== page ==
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HealthyHighway Blog

9 Brain Superfoods

 

Your brain controls every function in your body yet we rarely give it a  second thought.  And, few of us choose foods that protect or heal our  brain.  Here are some of the best foods for thought (literally):

1.  Spinach—More than Just for Popeye

A study of middle-aged rats fed diets with added spinach, strawberry extract,  or vitamin E for nine months found that spinach proved most potent in protecting  nerve cells against the effects of aging in two parts of the brain.  More  research needs to be done but it looks like Popeye was building more than  muscles when he ate spinach.

2.  Benefits of Blue for Grey Matter

Blueberries contain a group of plant nutrients called  proanthocyanidins.  Proanthocyanidins have a unique capacity to protect  both the watery and fatty parts of the brain against damage from some  environmental toxins.  Proanthocyanidins decrease free radical activity  within and between…

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How to Slow Down Time

Another year over and you’re wondering where the time went? Well, although we can’t turn back time, here are a couple of tips on how to keep it from picking up speed as it goes by.

timeby Ronald E. Riggio, Ph.D

Why is it that time appears to go more quickly as we get older?

There are some recent books that tackle this psychological issue, and while there are a number of theories, the best explanation is that novel experiences seem to slow time perception down. Repetition of events seems to make them go faster…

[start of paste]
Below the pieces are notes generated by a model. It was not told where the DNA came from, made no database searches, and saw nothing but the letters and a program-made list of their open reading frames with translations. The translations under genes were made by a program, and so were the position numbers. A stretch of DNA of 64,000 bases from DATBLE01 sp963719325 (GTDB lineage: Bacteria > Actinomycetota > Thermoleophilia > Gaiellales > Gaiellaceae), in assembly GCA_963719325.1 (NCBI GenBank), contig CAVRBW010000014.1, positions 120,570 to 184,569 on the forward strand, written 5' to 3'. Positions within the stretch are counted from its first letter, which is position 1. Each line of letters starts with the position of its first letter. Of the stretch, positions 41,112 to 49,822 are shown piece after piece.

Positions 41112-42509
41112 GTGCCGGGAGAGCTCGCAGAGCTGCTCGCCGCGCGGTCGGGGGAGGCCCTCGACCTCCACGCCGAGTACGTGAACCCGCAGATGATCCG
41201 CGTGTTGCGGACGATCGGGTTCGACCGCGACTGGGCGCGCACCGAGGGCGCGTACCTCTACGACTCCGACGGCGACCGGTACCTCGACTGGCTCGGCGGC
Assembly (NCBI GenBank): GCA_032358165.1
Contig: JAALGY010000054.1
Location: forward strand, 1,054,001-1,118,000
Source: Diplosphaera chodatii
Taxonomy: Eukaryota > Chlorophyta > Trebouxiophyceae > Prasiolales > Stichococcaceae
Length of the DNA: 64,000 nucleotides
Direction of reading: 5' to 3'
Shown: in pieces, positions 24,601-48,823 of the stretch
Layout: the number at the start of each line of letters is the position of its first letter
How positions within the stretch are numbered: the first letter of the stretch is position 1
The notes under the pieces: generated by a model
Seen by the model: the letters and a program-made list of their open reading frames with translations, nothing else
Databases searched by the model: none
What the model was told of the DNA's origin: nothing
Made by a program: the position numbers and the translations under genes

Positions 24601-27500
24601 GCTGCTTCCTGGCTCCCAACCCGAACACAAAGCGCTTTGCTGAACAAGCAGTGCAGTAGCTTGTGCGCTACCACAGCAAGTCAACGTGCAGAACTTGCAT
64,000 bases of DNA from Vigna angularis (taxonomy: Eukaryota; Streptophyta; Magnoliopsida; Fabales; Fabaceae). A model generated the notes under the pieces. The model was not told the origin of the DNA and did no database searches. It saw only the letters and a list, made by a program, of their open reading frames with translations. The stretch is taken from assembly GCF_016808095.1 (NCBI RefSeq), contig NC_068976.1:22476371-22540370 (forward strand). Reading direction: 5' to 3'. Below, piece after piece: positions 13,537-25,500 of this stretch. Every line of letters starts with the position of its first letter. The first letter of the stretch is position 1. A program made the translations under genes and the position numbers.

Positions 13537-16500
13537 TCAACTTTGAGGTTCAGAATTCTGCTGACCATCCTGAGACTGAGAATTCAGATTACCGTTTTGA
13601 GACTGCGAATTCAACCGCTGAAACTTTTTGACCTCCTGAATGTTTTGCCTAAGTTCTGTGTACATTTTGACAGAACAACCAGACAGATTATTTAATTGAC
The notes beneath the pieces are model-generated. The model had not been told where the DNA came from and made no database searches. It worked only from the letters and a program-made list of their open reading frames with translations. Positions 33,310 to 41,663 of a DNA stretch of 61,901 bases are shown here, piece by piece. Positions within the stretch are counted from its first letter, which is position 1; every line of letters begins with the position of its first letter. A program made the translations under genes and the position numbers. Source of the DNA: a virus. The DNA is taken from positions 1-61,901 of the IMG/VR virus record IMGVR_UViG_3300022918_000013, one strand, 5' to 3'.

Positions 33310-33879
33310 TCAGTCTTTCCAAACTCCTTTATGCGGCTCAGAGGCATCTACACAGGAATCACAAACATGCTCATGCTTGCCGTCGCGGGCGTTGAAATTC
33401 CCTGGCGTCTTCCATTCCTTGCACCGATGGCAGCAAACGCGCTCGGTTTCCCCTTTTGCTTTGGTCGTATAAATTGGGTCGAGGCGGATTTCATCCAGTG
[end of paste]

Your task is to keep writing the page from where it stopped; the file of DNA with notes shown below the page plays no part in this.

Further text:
I have written about time perception before, and readers have proposed some competing theories. One popular theory maintains that there is a sort of mathematical formula going on that divides our lifetime. As an 8-year-old child, a year is one-eighth of the lifetime – a significant (and memorable) portion; as a 50-year old, it’s only one-fiftieth. But that theory assumes that our brains work like computers, storing every single bit of information, like a filmed, life-long documentary. But that’s not how the brain works.

Perception and memory psychologists argue that memories are a social re-construction, not a literal record like computer files. Not every memory is stored as a distinct event, and the vast majority of our memories of places and times are not accessible.

Here’s [an] example: The first time you drive to a distant locale, it seems like it takes forever (remember that first weekend getaway, or commuting trip the first day of the new job?). As you repeat the drive, over and over, the time flies by, and you can’t recall any specific trip, unless something “memorable” happens. A really long traffic jam; a fender bender; etc. Or, the first day of a two-week beachside vacation seems to go on and on, a long, and enjoyable experience (“Wow, I’ve got two whole weeks of this!”). But before you know it, your packing for home.